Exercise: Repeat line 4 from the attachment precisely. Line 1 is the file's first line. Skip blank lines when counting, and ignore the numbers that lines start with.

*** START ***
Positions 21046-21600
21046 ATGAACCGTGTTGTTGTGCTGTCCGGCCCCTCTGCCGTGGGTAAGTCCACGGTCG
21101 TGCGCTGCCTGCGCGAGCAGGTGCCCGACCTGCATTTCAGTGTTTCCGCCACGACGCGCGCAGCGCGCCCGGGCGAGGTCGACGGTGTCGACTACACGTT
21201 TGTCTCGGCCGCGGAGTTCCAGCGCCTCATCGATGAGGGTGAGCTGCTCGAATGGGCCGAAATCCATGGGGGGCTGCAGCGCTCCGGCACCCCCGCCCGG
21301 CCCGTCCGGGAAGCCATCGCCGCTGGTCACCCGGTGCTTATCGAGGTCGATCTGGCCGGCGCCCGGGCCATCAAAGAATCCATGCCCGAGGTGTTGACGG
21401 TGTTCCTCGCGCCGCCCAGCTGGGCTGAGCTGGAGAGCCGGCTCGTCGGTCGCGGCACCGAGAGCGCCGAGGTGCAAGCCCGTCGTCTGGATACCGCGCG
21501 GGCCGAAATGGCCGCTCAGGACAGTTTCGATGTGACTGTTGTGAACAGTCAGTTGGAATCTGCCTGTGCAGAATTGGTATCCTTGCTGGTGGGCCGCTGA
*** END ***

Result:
21201 TGTCTCGGCCGCGGAGTTCCAGCGCCTCATCGATGAGGGTGAGCTGCTCGAATGGGCCGAAATCCATGGGGGGCTGCAGCGCTCCGGCACCCCCGCCCGG